22 Networks & Behavioral Economics Network Externalities A good has a network externality if one person s demand depends on the consumption of a good by others. If a good has a positive network externality, its value to a consumer grows as the number of units sold increases. A telephone and fax are classical examples. For a network to succeed, it has to achieve a critical mass of users enough adopters that others want to join. A customer can get a direct benefit from a larger network, or an indirect benefit from complementary goods that are offered when a product has a critical mass of users (apps for a smart phone). Network Externalities & Behavioral Economics Bandwagon effect: A person places greater value on a good as more and more other people possess it Snob effect: A person places greater value on a good as fewer and fewer other people possess it

23 Networks & Behavioral Economics Network Externalities & Monopoly Because of the need for a critical mass of customers in a market with a positive network externality, we sometimes see only one large firm surviving. The Windows operating system largely dominates the market not because it is technically superior to Apple s operating system or Linux but because it has a critical mass of users. But having obtained a monopoly, a firm does not necessarily keep it. Managerial Implication: Introductory Pricing Managers should consider initially selling a new product at a low introductory price to obtain a critical mass. By doing so, the manager maximizes long-run but not short-run profit.

24 Advertising Advertising and Net Profit A successful advertising campaign shifts the monopolist market demand curve outward and makes it less elastic. In the Figure, D 2 is to the right and less elastic than D 1.

25 Advertising Deciding Whether to Advertise Do it only if firm expects net profit (gross profit minus the cost of advertising) to increase. In the Figure, gross profit is B. How Much to Advertise Do it until its marginal benefit (gross profit or marginal revenue) equals its marginal cost

26 Advertising and calculus Using Calculus: π (Q,A) = R (Q,A) C (Q) - A Profit is revenue minus cost. Advertising, A, is a fixed cost and affects revenue, R(Q, A) = p(q, A)Q. The monopoly maximizes its profit by choosing Q and A. First Order Condition: π (Q,A) / Q = 0 R(Q,A) / Q C (Q) / Q = 0 The monopoly should set its output so that MR = MC First Order Condition: π (Q,A) / A = 0 R(Q,A) / A 1 = 0 The monopoly should advertise to the point where its marginal revenue or marginal benefit from the last unit of advertising, R/ A, equals the marginal cost of the last unit of advertising, $1.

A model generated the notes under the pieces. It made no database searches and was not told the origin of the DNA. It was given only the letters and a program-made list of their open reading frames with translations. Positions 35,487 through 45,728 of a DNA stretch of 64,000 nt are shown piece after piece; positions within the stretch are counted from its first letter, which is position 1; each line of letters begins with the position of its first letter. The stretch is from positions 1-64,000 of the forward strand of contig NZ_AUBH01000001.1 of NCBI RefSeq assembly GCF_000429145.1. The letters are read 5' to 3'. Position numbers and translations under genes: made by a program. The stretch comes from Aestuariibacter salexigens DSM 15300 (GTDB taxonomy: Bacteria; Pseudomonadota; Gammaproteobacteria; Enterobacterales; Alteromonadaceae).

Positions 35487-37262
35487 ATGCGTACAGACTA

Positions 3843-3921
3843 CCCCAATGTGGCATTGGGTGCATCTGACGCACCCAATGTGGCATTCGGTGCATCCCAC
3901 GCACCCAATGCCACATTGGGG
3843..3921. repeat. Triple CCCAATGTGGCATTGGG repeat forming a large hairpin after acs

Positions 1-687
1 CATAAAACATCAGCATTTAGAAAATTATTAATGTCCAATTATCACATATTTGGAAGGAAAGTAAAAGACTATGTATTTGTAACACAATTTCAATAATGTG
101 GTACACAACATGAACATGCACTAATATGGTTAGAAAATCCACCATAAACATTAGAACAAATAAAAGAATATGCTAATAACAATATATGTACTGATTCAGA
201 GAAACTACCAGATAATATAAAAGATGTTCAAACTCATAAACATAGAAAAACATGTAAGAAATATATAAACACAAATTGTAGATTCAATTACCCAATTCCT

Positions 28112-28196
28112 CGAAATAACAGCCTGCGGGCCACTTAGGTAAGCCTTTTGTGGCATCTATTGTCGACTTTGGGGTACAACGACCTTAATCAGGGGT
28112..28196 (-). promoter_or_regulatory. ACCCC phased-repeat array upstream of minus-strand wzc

27 Managerial Solution Managerial Problem Drug firms have patents that expire after 20 years and Congress expects drug prices to fall once generic drugs enter the market. However, evidence shows, prices went up after the expiration. Why can a firm with a patent-based monopoly charge a high price? Why might a brand-name pharmaceutical's price rise after its patent expires? Solution When generic drugs enter the market after the patent expires, the demand curve facing the brand-name firm shifts to the left, and rotates to become less elastic at the original price. Price sensitive consumers switch to the generic, but loyal customers prefer the brand-name drug (familiar and secure product for them). Elderly and patients with generous insurance plans fit this group.

28 More on monopoly pricing: Introduction Managerial Problem Heinz dominates the ketchup market in the U.S., Canada, and U.K. When Heinz goes on sale, switchers purchase Heinz rather than the low-price generic ketchup. How can Heinz s managers design a pattern of sales that maximizes Heinz s profit? Under what conditions does it pay for Heinz to have a policy of periodic sales? Solution Approach We need to examine how monopolies and other noncompetitive firms set prices. These firms can earn a higher profit setting different prices for the same good or service depending on consumer s willingness to pay (non-uniform pricing).

29 What is Price Discrimination Price Discrimination and Equal Costs Price discrimination is based on charging different prices even for units of a good that cost the same to produce. Different Prices and Different Costs Newsstand prices and subscription prices for magazines differ in large part because of the higher cost of selling at a newsstand rather than mailing magazines directly to consumers. This is not price discrimination. Price Discrimination If a magazine standard subscription rate is higher than a college student subscription rate, it is price discrimination because the two subscriptions are identical in every respect except the price.